The campaign took off from almost day one.  The fact that the episodes offered shock value was enough, but the fun factor hasn’t tired.  Each episode centres on an item that really shouldn’t be blended, lighters, cans of fizzy drink and even a 6ft garden rake.

Part of Will it Blend’s appeal however is the fact that Tom normally offers up a reason for things being blended.  A common request from fans of the show is to blend a crowbar.  In one episode which appeared to bow to viewer demand it appeared Tom was going to attempt to blend a crowbar.  Completely by chance, this was interupted by a mobile phone.  Tom’s response was to blend each and every phone of the crew.

He has also earned money by doing shows based around the superbowl, blending in relation to movie launches and a disc of GTA IV.  Perhaps the standout feature was when Tom blended his iPhone citing the reason that he needed to upgrade.  The shock value in one of the most in-demand products being destroyed in front of your eyes made this episode one of the most watched in the series.


For me this is a perfect example of a campaign that just works.  It strikes a chord with people as it demonstrates a rather dry subject and creates theatre, involving something that the general public wouldn’t consider.  The main underlying theme for me is that the deliberately cheesy set-up and low-cost production values make the whole thing, a lot of fun.  This is truly one of the most successful viral/social campaigns there has been.  Not purely because of the buzz created.  Not purely because of the sheer volumes of views it has received.  This campaign has delivered real commercial return.

It is rumoured this very low budget viral has delivered up to 500% sales growth.  Proving that impact campaigns can deliver real commercial benefit.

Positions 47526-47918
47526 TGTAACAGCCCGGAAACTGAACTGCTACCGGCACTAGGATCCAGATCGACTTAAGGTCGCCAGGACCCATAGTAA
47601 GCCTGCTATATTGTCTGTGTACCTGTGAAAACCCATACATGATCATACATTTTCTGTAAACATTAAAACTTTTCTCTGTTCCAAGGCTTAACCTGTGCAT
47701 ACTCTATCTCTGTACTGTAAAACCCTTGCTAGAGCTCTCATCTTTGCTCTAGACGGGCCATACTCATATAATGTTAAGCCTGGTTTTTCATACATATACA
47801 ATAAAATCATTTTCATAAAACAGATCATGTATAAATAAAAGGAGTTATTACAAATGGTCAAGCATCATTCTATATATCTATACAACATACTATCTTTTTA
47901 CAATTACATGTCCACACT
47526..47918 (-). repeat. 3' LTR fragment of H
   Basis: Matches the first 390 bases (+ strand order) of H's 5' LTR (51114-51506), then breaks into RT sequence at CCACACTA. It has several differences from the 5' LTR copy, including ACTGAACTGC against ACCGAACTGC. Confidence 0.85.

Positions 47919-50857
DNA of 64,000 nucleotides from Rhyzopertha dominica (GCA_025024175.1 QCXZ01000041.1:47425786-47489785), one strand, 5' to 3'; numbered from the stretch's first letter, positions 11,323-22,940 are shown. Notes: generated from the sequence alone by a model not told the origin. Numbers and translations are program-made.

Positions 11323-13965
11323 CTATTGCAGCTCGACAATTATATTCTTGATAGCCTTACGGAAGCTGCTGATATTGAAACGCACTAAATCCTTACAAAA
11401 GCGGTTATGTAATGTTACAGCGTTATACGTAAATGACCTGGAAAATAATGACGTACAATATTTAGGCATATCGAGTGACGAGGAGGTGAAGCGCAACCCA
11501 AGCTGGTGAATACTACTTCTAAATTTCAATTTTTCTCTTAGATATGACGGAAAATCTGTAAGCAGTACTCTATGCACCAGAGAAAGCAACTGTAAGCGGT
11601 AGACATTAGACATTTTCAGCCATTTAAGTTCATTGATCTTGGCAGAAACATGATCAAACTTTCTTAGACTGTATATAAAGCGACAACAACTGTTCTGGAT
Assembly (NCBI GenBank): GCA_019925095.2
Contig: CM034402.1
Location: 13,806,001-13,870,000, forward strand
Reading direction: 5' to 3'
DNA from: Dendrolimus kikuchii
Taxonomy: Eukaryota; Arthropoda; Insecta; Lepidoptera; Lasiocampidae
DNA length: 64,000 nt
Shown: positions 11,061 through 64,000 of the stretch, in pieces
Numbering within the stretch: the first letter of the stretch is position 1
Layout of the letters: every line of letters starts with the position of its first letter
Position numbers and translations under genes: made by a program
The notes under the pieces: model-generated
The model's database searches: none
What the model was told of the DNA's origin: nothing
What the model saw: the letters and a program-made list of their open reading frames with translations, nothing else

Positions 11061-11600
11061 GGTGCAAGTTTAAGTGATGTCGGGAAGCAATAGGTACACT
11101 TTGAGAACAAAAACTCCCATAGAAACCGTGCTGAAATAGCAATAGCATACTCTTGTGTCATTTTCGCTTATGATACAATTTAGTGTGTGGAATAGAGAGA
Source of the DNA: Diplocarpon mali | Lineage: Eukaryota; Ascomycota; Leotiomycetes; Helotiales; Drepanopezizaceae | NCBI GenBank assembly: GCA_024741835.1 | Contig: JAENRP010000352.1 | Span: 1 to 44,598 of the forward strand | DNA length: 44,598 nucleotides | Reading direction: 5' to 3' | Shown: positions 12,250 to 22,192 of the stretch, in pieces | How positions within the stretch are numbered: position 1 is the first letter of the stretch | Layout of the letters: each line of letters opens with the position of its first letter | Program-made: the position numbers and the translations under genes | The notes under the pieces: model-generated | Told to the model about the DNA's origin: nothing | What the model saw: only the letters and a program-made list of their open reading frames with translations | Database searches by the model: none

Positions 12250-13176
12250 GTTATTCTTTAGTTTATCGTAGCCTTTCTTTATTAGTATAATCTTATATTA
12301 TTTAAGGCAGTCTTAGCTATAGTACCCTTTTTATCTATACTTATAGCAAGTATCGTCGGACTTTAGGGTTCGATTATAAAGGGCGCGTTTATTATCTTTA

I can’t hear for all the Tweeting

Twitter.  Tweeting. Twits.  Whatever vernacular you use, there is know denying Twitter is gaining prominence as a media channel.

Fuelled largely by the growing exposure given to the site from celebrities such as Stephen Fry, Jonathan Ross, Philip Schofield and Chris Moyles.  Are you on Twitter?  What can you use it for?  What can you fit into 140 characters?

Whilst there is no doubt it is an easy to drop in and out of tool allowing you to communicate with friends are contacts, is it a really useful tool?  I have tried to keep my Twitter account  basic.  I don’t really want to add Tweet Decks, Twit Pics etc.  For me, that is the domain of Facebook.  I want to keep Twitter nice and simple.  Nice and tidy.  No doubt I am missing out and will probably take the plunge.

Does Twitter offer anything as a commercial medium?

In essence it can. It offers a free communication medium to enable brands to talk directly with target customers and prospects.  If a brand undertakes the correct strategy, it also enters into the realms of Vendor Relationship Management (VRM) – where users can choose which brands they like and endorse and share with friends.

However, if Twitter decides to charge (as has been mooted) is the channel strong enough to survive as a medium?  It will depend on how the charges are made and will the basics remain FOC?

My personal opinion is, although you can share latest offers, new releases, codes and discounts etc – you shouldn’t measure it on sales.  It should be measured on impact and shift in brand perception and opinion.

If anybody has any real success stories on Twitter or other Social Media, it would be great to hear from you.

Follow me on Twitter – Richard Clark

See what Dixons are doing on Twitter – DixonsOnline